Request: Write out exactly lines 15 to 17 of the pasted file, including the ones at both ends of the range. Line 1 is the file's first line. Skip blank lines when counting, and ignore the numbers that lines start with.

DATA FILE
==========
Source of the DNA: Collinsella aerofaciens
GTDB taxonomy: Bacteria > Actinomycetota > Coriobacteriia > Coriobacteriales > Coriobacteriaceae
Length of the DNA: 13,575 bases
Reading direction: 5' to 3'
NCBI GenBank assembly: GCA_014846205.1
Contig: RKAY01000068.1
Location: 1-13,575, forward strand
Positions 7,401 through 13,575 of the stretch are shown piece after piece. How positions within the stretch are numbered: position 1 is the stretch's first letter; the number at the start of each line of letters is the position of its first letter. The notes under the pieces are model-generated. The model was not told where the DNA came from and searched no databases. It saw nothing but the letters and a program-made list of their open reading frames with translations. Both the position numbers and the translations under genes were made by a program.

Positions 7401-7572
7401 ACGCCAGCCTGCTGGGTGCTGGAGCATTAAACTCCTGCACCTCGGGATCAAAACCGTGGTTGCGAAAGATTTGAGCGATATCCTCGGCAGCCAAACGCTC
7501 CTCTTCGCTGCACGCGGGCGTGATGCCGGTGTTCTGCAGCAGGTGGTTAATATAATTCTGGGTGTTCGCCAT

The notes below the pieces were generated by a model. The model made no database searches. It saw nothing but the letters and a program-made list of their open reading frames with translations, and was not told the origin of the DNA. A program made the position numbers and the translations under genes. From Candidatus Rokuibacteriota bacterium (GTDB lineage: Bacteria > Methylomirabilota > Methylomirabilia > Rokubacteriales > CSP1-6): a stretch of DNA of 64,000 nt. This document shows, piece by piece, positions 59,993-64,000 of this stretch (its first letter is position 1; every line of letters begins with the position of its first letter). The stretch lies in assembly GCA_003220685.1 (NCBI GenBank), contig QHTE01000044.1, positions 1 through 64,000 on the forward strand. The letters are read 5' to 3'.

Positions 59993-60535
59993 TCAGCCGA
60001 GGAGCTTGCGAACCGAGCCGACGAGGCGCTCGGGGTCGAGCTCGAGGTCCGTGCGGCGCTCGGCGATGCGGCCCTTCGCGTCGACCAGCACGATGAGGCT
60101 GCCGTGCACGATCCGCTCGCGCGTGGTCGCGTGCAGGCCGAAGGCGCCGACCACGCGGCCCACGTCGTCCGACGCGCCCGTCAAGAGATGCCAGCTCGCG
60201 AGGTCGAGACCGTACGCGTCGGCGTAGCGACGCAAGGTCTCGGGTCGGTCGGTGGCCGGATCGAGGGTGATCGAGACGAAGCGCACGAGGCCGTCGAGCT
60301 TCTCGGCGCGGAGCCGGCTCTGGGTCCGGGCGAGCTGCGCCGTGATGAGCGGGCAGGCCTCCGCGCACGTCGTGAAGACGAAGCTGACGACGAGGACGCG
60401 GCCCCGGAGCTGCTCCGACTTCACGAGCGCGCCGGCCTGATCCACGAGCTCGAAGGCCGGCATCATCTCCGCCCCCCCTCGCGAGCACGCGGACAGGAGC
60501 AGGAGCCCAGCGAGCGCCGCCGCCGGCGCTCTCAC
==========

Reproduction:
60001 GGAGCTTGCGAACCGAGCCGACGAGGCGCTCGGGGTCGAGCTCGAGGTCCGTGCGGCGCTCGGCGATGCGGCCCTTCGCGTCGACCAGCACGATGAGGCT
60101 GCCGTGCACGATCCGCTCGCGCGTGGTCGCGTGCAGGCCGAAGGCGCCGACCACGCGGCCCACGTCGTCCGACGCGCCCGTCAAGAGATGCCAGCTCGCG
60201 AGGTCGAGACCGTACGCGTCGGCGTAGCGACGCAAGGTCTCGGGTCGGTCGGTGGCCGGATCGAGGGTGATCGAGACGAAGCGCACGAGGCCGTCGAGCT